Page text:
‘In search of the Saccharine Underground’ by Mark Braunias
Mark Braunias from Kawhia, Waikato has been announced the winner of the 2021 Parkin Drawing Prize and $25,000 – sponsored by Chris Parkin, arts patron, and philanthropist.
Mark’s large-scale work ‘In search of the Saccharine Underground’, using ink and acrylic on industrial builders’ paper, was chosen as the winner from an impressive 563 entries nationwide
and 80 finalists at the New Zealand Academy of Fine Arts’ Academy Galleries on Monday 2 August.
Reflecting on the winning artwork, Dr Sarah Farrar, the judge for this year’s prize said:
“As I walked around the Academy of Fine Art’s Queens Wharf galleries to view the 80 finalists in this year’s Parkin
Drawing Prize, Mark Braunias’ work, ‘In Search of the Saccharine Underground’, kept pulling me into its orbit. Its raucous energy is irrepressible and hard to ignore.
Viewing the work, I felt transported into the artist’s studio where the ink and acrylic paint had only just been applied
to the paper. In contrast to the exquisite, finely-wrought surfaces of some of the other finalists’ works, Braunias’
work is fresh, spirited and uncontainable. The artist’s seemingly spontaneous and intuitive mark-making is audacious,
comic, and compelling.
The sign of a good artwork is that it continues to intrigue and delight over multiple viewings. I remain fascinated,
slightly puzzled and powerfully drawn to Mark’s work.”
Mark, who was also a finalist for the Parkin Drawing Prize in 2018, is blown away with the award.
“I certainly wasn’t expecting to win so I am feeling quite overwhelmed. The great thing about the Parkin is it allows
you to draw a range of genres and styles.
‘In Search of the Saccharine Underground’ is related to the work I have been doing over the past 20 years and is very much a halfway point between drawing and
painting. I wanted to put this into a more overt context about what is going on behind the work – taking the cute and
giving it a formal modernist edge. It’s not just about doing cartoons and something funny but there is a seriousness
behind the work.”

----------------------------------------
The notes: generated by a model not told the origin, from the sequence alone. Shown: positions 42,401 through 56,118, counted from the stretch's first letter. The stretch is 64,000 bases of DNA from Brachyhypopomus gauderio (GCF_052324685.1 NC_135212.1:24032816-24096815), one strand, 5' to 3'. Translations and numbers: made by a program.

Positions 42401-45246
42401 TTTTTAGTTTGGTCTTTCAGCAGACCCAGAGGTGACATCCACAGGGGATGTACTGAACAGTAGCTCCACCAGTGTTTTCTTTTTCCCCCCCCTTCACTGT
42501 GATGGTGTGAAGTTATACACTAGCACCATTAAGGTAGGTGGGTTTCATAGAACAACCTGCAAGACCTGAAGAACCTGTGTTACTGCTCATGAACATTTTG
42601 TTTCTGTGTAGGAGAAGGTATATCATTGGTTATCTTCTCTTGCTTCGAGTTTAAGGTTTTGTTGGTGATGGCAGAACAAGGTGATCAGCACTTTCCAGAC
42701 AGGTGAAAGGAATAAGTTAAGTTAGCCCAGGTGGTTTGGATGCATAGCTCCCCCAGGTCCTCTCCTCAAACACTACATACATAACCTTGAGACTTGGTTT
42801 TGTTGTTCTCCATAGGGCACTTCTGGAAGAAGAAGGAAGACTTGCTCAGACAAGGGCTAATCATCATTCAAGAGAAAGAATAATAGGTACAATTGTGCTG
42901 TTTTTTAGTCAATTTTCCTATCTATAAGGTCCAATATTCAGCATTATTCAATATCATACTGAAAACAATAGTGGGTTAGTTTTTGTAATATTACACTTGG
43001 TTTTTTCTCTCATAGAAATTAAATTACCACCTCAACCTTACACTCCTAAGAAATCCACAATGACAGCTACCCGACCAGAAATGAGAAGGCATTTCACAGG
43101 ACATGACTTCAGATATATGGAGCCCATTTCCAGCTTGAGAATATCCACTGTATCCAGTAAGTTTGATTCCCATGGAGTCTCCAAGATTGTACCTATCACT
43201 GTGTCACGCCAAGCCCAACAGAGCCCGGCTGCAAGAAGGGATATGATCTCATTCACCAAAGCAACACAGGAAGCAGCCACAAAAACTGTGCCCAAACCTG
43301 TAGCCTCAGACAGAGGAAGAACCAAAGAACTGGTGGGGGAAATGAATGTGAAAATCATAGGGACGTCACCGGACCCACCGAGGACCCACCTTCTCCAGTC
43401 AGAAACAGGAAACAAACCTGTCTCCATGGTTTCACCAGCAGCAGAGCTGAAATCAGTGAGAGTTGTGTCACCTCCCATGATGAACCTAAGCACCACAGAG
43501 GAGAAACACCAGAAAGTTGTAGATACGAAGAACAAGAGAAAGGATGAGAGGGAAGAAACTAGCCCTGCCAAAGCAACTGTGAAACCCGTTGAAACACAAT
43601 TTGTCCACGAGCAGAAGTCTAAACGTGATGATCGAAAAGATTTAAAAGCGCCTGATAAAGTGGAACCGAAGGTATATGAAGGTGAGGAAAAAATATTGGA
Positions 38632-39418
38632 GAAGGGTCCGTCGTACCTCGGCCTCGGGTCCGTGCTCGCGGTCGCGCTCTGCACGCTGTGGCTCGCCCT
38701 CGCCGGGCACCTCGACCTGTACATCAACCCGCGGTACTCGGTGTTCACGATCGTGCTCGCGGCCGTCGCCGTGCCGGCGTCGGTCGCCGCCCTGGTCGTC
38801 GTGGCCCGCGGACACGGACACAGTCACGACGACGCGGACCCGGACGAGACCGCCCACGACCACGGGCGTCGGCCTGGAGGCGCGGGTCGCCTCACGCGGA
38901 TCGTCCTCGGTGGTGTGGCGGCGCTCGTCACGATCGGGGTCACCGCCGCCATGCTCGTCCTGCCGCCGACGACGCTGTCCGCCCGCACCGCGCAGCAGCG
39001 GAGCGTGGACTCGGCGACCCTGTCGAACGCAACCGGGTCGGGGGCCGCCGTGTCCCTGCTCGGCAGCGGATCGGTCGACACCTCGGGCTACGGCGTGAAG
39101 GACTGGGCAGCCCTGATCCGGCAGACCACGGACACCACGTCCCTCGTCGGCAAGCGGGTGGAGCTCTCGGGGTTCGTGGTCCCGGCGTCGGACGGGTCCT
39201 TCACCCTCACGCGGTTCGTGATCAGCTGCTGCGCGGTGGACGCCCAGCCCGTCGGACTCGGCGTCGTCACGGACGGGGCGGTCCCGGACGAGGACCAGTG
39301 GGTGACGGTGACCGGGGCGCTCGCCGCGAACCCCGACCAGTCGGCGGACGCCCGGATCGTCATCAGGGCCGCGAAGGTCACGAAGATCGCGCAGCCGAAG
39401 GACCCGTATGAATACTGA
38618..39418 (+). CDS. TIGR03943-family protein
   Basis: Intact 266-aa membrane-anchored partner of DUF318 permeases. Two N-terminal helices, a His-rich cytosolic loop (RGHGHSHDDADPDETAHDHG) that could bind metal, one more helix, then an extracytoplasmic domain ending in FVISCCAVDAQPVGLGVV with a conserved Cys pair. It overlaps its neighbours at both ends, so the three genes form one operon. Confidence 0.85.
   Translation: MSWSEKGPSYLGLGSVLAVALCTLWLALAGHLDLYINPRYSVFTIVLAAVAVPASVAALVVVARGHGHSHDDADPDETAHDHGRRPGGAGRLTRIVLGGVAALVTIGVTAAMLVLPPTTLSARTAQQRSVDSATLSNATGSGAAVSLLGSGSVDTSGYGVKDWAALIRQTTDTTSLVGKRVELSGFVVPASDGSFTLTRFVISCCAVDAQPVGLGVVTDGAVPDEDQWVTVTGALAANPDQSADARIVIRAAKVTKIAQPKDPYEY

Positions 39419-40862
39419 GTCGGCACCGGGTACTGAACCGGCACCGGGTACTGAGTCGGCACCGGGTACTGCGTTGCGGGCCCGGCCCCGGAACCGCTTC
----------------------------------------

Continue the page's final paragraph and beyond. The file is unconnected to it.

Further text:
According to Mark in his artist statement “‘Saccharine Underground' as an expression used in the late 1960s to define
certain aspects of contemporary pop music, which had a formal ‘heavy’ edge but was presented with ironic superficiality.
It both challenged and mocked the social message recordings of the highly fashionable ‘counterculture’ at that time.
Using a bent out of shape modernist abstract visual language this work presents an alternative narrative to NZ’s
historical national obsession in art with 'meaning' and the ‘Gothic’. Brightly sketched-in ‘Kiddy’ colours oscillate in
and around seemingly 'cartoonish' forms and shapes but are drawn with serious formal intent.”
A well-known contemporary painter, Mark’s well crafted, irreverent, and witty personal style has been showcased in
public exhibitions around the country for the past 30 years.
He studied at the Canterbury School of Fine Arts in Christchurch, graduating in 1987 with a Bachelor of Fine Arts. He
was the inaugural winner of the Wallace Art Award in 1992 and his work is held in major public, corporate and private
collections in New Zealand and overseas.
In 2011, Mark was awarded a Fulbright/Wallace scholarship to take up a residency at the Headlands Centre for the Arts in
San Francisco. Over the past five years Mark has been a full-time artist living in Kawhia, a coastal fishing village off
the west coast of the Waikato. Previously he taught part-time at Unitec Design School in Auckland.
“I love living in Kawhia. It’s a beautiful, quiet town that enables me to concentrate and immerse myself fully in my
Dr Sarah Farrar also awarded 10 highly commended prizes worth $500 each. The recipients include:
Martin Ball for Remnant VII (Auckland), Gareth Barlow for The Resurrection of Kahungunu (Sydney), Anton Chapman for Escalation (Moraine and Mountain) (Auckland), Belinda Griffiths for Emerge (Auckland), Weilun Ha for Hydra (Auckland), Colin Luxton for Jar (Te Aroha), Sue Pearce for Your Perfect Face 2 (Dunedin), Connah Podmore for Light Held Light (Wellington), Fleur Stevenson for A Journey’s Drawing (Sydney), and Marion Wassenaar for Carbon Shroud (Dunedin).
The Parkin Drawing Prize exhibition season runs until 29 August at the New Zealand Academy of Fine Arts Gallery Academy Galleries, Queens Wharf,
Wellington. All the artworks will be for sale giving admirers and collectors the opportunity to purchase some wonderful
Further information on the award and exhibition can be found on www.parkinprize.nz